Cisco Considers Unbundling Hardware And Software Prices - InformationWeek

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Cisco Considers Unbundling Hardware And Software Prices

But any changes are years down the road, CEO Chambers says.

High prices have always been one of the biggest knocks against Cisco Systems. Yet that hasn't kept the company from being the networking equipment market leader by a wide margin.

Cisco CEO John Chambers last week said he's taking a close look at how the company prices its products and may make some changes, at least when it comes to software. But Chambers was vague enough and the potential changes so far down the road that it's hard to tell whether customers will end up paying more or less.


Time to evolve the software strategy

Time to evolve the software strategy
Cisco sells most of its applications bundled with hardware and tacks on maintenance fees here and there. But as the company embeds more and more intelligence into its equipment, software has become one of its biggest areas of research and key drivers of revenue. Meanwhile, software also has made routers and switches more flexible, letting customers use them longer.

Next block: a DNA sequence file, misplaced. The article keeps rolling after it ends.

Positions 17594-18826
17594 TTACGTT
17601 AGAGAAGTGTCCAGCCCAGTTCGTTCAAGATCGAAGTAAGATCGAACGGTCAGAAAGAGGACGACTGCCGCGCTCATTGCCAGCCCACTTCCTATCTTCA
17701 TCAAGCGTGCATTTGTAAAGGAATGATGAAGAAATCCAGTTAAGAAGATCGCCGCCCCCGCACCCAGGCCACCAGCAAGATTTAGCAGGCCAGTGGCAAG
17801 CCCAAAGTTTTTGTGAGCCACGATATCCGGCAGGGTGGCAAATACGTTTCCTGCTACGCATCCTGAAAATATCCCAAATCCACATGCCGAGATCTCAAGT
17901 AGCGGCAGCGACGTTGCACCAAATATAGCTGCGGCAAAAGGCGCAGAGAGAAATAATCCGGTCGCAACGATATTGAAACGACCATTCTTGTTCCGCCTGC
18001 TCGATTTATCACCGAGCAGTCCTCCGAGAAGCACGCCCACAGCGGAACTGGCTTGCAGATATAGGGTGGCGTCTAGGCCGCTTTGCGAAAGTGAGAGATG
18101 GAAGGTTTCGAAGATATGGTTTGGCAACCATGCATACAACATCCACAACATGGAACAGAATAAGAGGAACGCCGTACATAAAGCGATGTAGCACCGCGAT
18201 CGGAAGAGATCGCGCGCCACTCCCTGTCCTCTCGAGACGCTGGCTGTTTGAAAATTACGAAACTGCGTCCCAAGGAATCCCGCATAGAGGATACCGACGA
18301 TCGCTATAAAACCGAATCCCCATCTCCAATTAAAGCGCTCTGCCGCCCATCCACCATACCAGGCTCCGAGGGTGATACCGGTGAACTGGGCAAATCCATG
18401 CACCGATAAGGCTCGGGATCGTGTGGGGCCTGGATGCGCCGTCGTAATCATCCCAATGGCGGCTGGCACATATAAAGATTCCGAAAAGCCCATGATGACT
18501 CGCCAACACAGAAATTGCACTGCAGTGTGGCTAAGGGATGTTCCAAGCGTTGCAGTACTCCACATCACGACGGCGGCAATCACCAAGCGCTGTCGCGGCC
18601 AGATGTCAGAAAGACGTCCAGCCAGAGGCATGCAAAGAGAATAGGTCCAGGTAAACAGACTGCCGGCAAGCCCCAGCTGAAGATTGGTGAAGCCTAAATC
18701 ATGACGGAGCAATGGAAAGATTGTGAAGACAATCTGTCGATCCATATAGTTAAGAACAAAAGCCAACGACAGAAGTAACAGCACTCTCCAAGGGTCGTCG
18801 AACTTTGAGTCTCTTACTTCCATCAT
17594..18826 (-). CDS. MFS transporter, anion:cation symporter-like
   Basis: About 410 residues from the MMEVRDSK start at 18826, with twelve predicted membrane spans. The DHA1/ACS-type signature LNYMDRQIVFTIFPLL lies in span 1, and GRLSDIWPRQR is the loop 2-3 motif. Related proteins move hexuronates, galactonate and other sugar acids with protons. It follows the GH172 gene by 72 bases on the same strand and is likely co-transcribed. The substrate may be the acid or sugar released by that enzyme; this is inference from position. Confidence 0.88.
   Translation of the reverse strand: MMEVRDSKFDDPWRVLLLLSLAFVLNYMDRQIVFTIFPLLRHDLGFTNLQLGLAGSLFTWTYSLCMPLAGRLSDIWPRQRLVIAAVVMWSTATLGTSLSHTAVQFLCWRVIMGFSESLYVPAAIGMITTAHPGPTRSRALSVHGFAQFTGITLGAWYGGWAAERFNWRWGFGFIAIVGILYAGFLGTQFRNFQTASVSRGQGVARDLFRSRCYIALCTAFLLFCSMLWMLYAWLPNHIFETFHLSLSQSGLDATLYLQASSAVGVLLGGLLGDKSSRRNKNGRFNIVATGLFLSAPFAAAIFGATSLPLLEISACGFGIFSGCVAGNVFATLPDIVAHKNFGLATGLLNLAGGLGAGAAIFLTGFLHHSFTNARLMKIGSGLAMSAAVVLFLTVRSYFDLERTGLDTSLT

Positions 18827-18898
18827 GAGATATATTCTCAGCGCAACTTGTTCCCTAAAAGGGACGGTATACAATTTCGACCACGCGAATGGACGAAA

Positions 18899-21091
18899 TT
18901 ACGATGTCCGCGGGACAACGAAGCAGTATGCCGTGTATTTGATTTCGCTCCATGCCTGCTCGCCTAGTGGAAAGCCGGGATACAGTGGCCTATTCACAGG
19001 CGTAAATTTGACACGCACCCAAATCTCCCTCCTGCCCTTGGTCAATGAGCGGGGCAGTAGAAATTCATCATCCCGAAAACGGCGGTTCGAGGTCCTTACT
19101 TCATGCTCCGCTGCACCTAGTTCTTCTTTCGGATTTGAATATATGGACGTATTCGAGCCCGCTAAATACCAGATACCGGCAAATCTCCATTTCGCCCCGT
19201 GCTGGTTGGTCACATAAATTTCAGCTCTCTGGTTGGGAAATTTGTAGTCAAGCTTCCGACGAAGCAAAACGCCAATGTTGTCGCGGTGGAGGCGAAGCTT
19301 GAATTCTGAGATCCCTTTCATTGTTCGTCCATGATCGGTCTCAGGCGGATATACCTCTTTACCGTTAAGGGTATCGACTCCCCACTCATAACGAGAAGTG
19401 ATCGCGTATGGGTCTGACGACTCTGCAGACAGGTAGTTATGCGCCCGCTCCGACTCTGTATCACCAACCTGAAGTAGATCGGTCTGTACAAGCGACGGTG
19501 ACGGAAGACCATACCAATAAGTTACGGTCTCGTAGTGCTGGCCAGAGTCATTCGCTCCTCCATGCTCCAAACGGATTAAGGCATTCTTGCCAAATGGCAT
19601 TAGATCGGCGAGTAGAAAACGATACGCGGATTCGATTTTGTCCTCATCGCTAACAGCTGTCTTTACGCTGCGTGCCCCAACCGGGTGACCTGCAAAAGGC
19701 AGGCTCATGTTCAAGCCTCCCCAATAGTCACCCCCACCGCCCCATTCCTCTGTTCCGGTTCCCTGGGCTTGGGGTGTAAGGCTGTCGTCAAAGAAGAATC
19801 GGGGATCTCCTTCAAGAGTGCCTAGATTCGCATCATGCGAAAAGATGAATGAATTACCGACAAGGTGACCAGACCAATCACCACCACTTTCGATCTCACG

"What we've got to think about over the next five years is how our software strategy will evolve," Chambers said during the company's user conference. "More than half of our engineering is software, yet we sell it as a hardware product." Separating software from hardware could give customers a clearer view of exactly what they're buying, he suggests.

Though some software may remain bundled with hardware forever, much of it may end up being decoupled. For example, he said, "I don't believe, if we're going to be in network management, in folding that in with the rest of your costs."

That means a customer with a large investment in network management products from other companies may not have to pay for Cisco network management products that aren't used.

But if Cisco moves to a more conventional licensing model for its software, customers may end paying more for software. That could let the company cut hardware prices. The key is in the implementation, and Chambers isn't ready to talk about that.

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